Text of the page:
40 Knots Vineyard & Estate Winery owner Layne Robert Craig shares some wine and cheese in the tasting room with Comox Valley MLA Don McRae last week. McRae was there making a funding announcement on behalf of the provincial government.

40 Knots Vineyard & Estate Winery owner Layne Robert Craig shares some wine and cheese in the tasting room with Comox Valley MLA Don McRae last week. McRae was there making a funding announcement on behalf of the provincial government.

Local winery gets provincial boost

Buy Local program is providing 40 Knots with $22,250

Local business owners Layne Robert Craig and Brenda Hetman-Craig are inviting British Columbians to sit back, relax and set sail at 40 Knots Vineyard and Estate Winery.

The provincial government’s Buy Local program is providing the winery $22,250 of funding to increase sales and promote community awareness. 40 Knots is a popular tourist destination, offering visitors a taste of wines distinctly shaped by a windswept, sun-soaked microclimate and spectacular views of the Comox Valley.

“The 40 Knots Vineyard and Estate Winery is a great example of a successful locally owned business that not only offers wines that highlight the flavours of the Comox Valley but is also promoting the region and bringing dollars in to the local economy,” said Minister of Environment Norm Letnick. “The Buy Local Program is a huge supporter of those companies that connect British Columbians with local products.”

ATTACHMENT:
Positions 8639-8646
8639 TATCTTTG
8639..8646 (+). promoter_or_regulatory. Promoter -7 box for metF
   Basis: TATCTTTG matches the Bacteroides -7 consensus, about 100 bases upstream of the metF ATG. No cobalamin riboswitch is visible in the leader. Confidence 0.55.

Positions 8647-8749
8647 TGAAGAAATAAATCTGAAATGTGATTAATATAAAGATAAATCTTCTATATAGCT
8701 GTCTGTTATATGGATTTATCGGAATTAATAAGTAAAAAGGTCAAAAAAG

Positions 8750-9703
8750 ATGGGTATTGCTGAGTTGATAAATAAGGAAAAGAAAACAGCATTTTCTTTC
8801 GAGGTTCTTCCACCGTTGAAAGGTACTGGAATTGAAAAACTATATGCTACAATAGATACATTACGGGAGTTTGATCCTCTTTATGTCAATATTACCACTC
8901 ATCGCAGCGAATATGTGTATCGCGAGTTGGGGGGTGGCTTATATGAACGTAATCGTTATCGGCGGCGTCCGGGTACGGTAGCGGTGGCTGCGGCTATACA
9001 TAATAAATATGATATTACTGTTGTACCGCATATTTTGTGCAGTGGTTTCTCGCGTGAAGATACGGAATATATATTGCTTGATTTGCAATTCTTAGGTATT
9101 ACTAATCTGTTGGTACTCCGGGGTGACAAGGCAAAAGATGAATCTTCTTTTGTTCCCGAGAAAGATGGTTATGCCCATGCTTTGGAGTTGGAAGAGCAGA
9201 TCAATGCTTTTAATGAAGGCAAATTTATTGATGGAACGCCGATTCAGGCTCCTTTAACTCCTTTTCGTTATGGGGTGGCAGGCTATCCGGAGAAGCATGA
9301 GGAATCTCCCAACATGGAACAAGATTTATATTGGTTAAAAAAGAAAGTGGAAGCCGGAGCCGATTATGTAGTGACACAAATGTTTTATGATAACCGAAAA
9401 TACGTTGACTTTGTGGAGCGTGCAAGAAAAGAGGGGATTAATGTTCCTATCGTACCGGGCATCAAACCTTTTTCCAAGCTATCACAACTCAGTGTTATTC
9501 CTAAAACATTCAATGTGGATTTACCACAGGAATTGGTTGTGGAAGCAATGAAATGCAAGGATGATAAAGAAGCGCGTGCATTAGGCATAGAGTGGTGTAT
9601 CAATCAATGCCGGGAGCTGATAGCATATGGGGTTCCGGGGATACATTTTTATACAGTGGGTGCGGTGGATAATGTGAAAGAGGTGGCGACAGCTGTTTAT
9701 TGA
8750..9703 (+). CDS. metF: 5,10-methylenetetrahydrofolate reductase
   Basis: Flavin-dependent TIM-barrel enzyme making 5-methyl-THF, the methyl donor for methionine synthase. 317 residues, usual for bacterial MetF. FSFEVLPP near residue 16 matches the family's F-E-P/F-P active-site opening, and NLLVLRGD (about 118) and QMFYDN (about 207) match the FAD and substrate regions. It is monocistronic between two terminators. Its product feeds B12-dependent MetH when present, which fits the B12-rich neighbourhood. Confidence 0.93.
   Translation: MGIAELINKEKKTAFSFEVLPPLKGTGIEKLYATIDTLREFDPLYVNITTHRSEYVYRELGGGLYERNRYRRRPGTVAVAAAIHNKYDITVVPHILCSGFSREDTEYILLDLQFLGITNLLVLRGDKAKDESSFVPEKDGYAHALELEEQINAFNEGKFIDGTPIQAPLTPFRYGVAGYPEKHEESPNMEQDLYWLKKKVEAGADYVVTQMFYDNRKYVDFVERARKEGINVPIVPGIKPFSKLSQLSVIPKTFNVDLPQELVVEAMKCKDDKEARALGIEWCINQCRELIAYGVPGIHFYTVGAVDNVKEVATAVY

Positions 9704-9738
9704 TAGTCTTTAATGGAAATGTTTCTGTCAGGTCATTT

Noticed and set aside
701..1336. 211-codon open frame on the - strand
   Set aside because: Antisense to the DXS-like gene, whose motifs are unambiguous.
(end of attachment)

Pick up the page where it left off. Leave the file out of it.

The Buy Local funding will be used to launch a campaign to promote buying locally within Comox, and include traditional print advertising and online improvements to the winery’s website. Additionally, the winery will have a presence at trade shows and events to increase cross-promotion with agri-tourism in the region.

As the largest winery in the Comox Valley, Layne and Brenda’s team at 40 Knots includes four employees, many local seasonal workers, an official greeter/security officer by the name of Ziggy (the family dog), sheep, ducks, geese and lastly chickens who often try to sneak their way into the winery’s tasting room.

“Buy Local took us from zero to inventory sellout within one year,” said Hetman-Craig. “We have gained loyal customers who appreciate our traditional and locally crafted wines 100 per cent from our vineyard. Buy Local allowed us to employ local community members and participate in charitable fundraising, achieving our business objectives.”

The Buy Local program has received $6 million in B.C. government funding since 2012 to increase sales of locally grown and processed agrifood and seafood products within the province.

The B.C. government’s Agrifood and Seafood Strategic Growth Plan supports the building of domestic markets and maintaining a secure food supply. This plan is a component of the BC Jobs Plan and the roadmap to leading the agrifoods sector to become a $15-billion-a-year industry by 2020.

The provincial government’s Buy Local program is administered by the Investment Agriculture Foundation of British Columbia. Applications are available at: iafbc.ca/funding-opportunities/buy-local/